The vaccine rollout has had many questionable techniques. We now see the effort to provide more locations to get one of the hypothetical shots. This approach with a large supply of vaccine might make sense in getting the vaccine to more people but with a very limited supply, it more resembles a shell game. Moving the same number of shots to more locations requires people to register at more locations and making the system possibly more frustrating than a more centralized system. Compounding the confusion is trying to determine how each sign-up system works. Most sign-ups right now led to a place where you learn that there are no appointments or lead to an error message.
A call to our Howard County Health Department this week gave me this information. The supply to the Health Department was reduced by 66% because more vaccine from the state was now going to pharmacies, more health providers and the state plan to open a hybrid school plan in March has placed a priority on vaccinating school personnel. After the effort last week to get as many people in the 1B group vaccinated this week the supply has been directed to the school effort. This effort will probably impact supply in a few weeks also as the school personnel comes back for their second shot. The effort to get school personnel vaccinated will delay resuming vaccinating the remaining 1B group and will push back the beginning of the 1C group to an unknown date in the future. The opening of mass vaccination sites next week in a couple of locations will only add a new element into the shell game. Until there are new vaccines approved and other measures developed to increase the supply of existing approved vaccines the frustration with getting a shot will only increase.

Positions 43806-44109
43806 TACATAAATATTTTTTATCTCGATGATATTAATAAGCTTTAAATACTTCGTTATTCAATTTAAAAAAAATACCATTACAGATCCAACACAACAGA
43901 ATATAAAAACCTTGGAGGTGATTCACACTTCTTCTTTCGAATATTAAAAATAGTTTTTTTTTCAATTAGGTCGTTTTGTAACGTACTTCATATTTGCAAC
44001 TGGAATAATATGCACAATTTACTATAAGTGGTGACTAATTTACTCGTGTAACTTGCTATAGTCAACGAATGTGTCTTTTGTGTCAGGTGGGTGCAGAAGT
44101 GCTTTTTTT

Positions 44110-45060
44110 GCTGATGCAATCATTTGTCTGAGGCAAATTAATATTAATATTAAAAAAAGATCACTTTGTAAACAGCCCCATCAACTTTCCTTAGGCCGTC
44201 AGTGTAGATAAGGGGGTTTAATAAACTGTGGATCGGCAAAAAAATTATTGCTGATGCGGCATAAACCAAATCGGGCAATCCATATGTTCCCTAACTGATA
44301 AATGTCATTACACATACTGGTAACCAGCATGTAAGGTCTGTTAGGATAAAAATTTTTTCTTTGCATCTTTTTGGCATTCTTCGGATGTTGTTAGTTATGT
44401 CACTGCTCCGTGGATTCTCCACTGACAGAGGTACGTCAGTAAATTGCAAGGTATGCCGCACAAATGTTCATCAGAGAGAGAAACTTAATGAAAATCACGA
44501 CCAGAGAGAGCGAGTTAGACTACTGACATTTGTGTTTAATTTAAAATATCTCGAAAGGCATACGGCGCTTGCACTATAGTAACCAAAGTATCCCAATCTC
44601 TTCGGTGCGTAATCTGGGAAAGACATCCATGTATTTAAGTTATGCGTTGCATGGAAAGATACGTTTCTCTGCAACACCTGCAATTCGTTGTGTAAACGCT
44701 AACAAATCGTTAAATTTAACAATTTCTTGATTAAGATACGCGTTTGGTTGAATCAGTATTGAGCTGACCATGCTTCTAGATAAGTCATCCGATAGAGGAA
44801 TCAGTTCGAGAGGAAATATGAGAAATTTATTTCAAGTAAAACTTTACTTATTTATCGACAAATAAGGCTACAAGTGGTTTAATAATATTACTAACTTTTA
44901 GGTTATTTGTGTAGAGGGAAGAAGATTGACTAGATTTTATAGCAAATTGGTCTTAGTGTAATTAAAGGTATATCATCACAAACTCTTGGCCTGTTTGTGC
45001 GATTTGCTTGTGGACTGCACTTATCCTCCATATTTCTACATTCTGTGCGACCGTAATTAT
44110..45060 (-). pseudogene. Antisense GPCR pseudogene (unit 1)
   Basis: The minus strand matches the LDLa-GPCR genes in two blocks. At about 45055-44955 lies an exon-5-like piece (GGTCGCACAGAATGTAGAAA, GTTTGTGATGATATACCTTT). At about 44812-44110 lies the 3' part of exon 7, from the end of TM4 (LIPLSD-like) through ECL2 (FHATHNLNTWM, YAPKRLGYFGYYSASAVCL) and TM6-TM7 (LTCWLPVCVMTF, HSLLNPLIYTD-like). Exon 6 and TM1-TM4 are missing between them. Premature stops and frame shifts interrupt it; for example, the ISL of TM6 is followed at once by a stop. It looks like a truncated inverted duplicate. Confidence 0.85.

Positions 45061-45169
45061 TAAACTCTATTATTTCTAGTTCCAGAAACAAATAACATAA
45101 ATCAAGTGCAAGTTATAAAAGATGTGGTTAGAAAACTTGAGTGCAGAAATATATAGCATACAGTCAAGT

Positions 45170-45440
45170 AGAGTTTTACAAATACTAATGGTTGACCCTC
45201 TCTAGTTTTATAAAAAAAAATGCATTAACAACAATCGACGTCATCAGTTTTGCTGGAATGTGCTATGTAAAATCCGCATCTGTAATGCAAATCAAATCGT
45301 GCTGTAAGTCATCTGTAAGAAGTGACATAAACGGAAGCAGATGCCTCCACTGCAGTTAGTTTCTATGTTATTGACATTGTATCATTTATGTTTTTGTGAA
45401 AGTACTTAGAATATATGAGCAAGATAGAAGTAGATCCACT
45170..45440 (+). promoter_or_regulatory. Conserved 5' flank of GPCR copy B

The United States has been slower to approve new vaccines than Great Britain. The Astra Zenica vaccine was approved in Great Britain in December and has increased its ability to vaccinate 50% more of its population than the United States. While other factors may be involved in this difference such as a national health insurance system the availability of more vaccines plays a role. I would expect that the United States will eventually approve the Astra Zenica vaccine months after it has been used in Great Britain.
Another difference with Great Britain is its priority in getting more people with one shot than the United States priority of getting a second shot to everyone who has received the first shot. Since the approved vaccines all presently require two shots this limits the population that can be vaccinated with one shot. The question is it better to get one shot into as many people as possible and be satisfied with the 60-70% immunity in more people or have half the number of people vaccinated with 90% immunity? Great Britain is looking at delaying the second shots out to 6 weeks to get more people the first shot. There is some preliminary data that indicates that with just the first shot people are protected from any serious illness from COVID. Given the limited supply of vaccines and 3,000 Americans still dying every day an emphasis on getting as many first shots as possible is not an unreasonable question.